Merrill Lynch & Co. on Friday became the latest Wall Street firm to disclose employee wrongdoing, saying it fired two junk bond traders for mishandling a customer account.
The nation's biggest brokerage said the traders were fired Sept. 3. The firm said it conducted an internal investigation and filed a report on the incident with the New York Stock Exchange.
A Merrill executive who asked not to be named said the firm said in the NYSE report that the traders were dismissed because they removed a trade from a client's account and placed it in their own accounts without approval.
It was not clear how much money was involved in the transaction, which violated Merrill rules.
The traders were identified as Edward Scherer and Richard Kursman, vice presidents in Merrill's high-yield bond sales and trading department. Scherer joined Merrill in July, 1990, and Kursman in February, 1990, Merrill spokesman Fred Yager said.
Yager said Merrill had determined that the incident was isolated. The spokesman said Scherer and Kursman were not high-ranking executives in the department.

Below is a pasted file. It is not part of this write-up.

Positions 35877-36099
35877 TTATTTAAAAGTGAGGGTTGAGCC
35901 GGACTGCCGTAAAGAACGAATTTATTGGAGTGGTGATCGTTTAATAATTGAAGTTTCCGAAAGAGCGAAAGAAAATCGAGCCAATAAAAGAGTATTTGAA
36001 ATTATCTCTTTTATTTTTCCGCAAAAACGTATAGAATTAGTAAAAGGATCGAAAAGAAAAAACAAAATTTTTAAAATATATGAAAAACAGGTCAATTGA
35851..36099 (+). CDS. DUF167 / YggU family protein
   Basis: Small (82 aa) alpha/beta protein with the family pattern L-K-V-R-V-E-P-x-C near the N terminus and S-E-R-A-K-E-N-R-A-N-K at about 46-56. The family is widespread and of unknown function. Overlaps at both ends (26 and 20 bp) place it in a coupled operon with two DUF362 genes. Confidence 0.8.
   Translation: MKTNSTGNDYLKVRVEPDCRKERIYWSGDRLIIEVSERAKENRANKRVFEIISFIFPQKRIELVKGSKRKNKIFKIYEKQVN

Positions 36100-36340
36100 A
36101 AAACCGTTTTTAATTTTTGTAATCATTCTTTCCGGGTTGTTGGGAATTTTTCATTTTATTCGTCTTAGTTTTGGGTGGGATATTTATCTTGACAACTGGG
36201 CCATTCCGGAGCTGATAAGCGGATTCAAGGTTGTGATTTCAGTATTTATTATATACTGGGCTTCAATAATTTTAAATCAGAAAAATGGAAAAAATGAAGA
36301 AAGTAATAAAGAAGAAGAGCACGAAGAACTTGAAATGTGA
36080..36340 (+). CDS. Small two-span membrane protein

The disclosure comes in a climate of heightened concern on Wall Street about wrongdoing, since Salomon Inc. last month disclosed widespread violations in its government bond operations.
The Salomon scandal has resulted in the resignations of top executives at that firm and federal criminal and civil investigations of wrongdoing throughout the government bond market.
Last week, Shearson Lehman Bros. Inc. suspended the head of its worldwide stock department and a top assistant amid an investigation into whether they manipulated a stock to improve the status of a public offering.
UBS Securities Inc., a subsidiary of United Bank of Switzerland, on Monday said it fired one senior executive and suspended another for allegedly making false trades to increase the distribution of a securities underwriting.